I will describe Melaka and Georgetown in one page, because of their similarity. Of course there are many differences between the two of them. What they do have in common, is they are both picturesque towns in Malaysia, where you can enjoy wandering through colourful streets and discovering cute eateries. As a colonial village, they are protected by Unesco. You will find my experience of each town below.
13 march 2015 – 2 nights
A town with modern buildings and old heritage houses. The Portuguese build here and you can tell this from the colourful streets. Although Georgetown consists mostly of modern blocks, it’s fun to discover the old part. Especially with the effort that’s made of street-art, you will enjoy spotting the paintings and taking pictures of it. Some recommendations for Georgetown:
– cosey street Lebuh Armenian with café’s , shops and art
– checking out the Clan Jetties (wooden houses on stilts)
– the best secondhand bookstores in the country at Chowraster Bazaar’s second floor
– have lunch or dinner at Sip ‘n Chew (72, Lebuh Pitt) or Tang (corner Lebuh Penang and Lebuh China)
We stayed in Little India which is a strategical and funny area. If you have time, you can shop at the impressive Prangin Mall or visit the Botanical Gardens (Bus 10 from Komtar busstation, 2R, 30 mins).
You pay to get here by ferry (1,20R), but the way back is free :). The Ferry runs every 20 minutes and goes from big city Butterworth, which had good bus connections to other parts of the country. Bus and Ferry terminal are next to each other and everything is well indicated (no chances of getting lost here). You can also reach Georgetown by bus. The main terminal is Komtar, which is underneath the Prangin mall. From Komtar station, it’s a 20 minute walk to Chinatown or Little India.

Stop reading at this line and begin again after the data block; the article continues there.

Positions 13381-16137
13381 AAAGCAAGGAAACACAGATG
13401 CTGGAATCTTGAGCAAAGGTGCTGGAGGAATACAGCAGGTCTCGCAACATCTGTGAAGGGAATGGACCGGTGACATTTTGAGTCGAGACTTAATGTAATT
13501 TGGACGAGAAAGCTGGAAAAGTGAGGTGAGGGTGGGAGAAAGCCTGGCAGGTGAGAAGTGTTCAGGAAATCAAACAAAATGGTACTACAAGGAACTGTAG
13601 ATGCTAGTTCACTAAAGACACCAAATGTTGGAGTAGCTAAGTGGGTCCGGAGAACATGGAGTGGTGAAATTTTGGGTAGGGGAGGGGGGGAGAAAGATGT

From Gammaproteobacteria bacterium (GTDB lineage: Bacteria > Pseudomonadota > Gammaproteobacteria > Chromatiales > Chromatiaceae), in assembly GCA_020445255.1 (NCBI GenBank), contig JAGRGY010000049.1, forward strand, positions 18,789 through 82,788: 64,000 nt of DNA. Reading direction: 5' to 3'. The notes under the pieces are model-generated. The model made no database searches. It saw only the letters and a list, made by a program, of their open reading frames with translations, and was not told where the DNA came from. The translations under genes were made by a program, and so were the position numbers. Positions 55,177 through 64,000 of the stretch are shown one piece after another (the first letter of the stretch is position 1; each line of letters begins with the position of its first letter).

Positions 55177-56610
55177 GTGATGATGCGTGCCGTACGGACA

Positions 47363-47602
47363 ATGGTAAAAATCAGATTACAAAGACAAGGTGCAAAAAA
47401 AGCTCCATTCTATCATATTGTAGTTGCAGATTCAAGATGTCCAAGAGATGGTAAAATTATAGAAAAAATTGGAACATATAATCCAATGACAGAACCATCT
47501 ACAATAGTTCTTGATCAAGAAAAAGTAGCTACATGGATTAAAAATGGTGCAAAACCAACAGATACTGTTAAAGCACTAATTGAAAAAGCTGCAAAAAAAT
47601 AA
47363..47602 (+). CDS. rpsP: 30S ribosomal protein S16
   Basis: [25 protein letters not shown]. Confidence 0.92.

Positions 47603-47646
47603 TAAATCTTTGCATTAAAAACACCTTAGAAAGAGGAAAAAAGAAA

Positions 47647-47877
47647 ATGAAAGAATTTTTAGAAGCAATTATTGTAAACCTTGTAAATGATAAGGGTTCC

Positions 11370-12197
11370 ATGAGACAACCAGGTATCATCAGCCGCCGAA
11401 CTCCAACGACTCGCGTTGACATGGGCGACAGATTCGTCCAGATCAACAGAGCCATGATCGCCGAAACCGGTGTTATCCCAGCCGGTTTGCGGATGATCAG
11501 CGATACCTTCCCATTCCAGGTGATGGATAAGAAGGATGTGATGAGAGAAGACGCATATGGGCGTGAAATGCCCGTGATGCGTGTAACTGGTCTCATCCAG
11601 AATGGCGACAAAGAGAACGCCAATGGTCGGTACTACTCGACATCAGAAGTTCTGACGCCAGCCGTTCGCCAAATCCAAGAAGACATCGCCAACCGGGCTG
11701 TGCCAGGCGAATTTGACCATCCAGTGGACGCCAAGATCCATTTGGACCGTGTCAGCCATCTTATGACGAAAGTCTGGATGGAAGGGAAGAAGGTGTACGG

Good, happy memories of Melaka. Alhough Georgetown and Melaka get similar treatment by Unesco, the latter is far more touristic. Walking around Melaka’s Chinatown, it feels a bit like being in a theme park. That said, there’s plenty to see and to discover, also away from clicking camera’s. Things to do:
– endless wandering through the good vibed streets, exploring (art) shops, eateries and cafés
– check out the famous Dutch buildings around the clocktower and also the ruins of St Paul’s church (30 mins).
– gaze at the hectic Saturday evening market in Jonkerstreet. Funny to see, lot’s of kitsch stuff to score
– take a walk, following the Melaka river up north. At the height of Jln Kampung Pantai you will find cheerfully painted houses
– Enjoy lunch or diner at my favourites LocaHouz (53, Jalan Tokong) or Riverview Café (82, Jalan Kampung Pantai)
– if you are not on a tight budget, take a bicycle tour
How to get to Melaka (from Tioman)
not hard to get here as there are frequent bus departures from main cities close by, like for example Kuala Lumpur (every 30 mins, 12R). We got here from Tioman. Of course, from the island you first take the ferry to Mersing (departure times vary, duration 3-4 hours). From Mersing there are bus departures at 9:00, 1:15 and 4:30 to Melaka. We made a booking online through easybook.com but I think on the island there are shops who can also make the booking for you. The drive took 6 (!) hours and cost 25,10 R.
A long-distance bus to Melaka will drop you of at Busstation Central. To get from here to Chinatown, take Bus 17 to station ‘Clocktower’ (20 mins, 1,50R). This is the main square of Melaka, with also a tourist information point. To get back from Chinatown to bus station Central, you can take Bus 17 from the clocktower again, but as it makes a loop, you will arrive one hour later in the bus station. You can also do like me, and walk to the end of Jonkerstreet and wait on Jln Kibu opposite of restaurant Poh Pia Lwee in the bus stop. Every 10 mins a bus passes towards the busstation central (20 mins, 1,50R).
-> Read on for practical information about Malaysia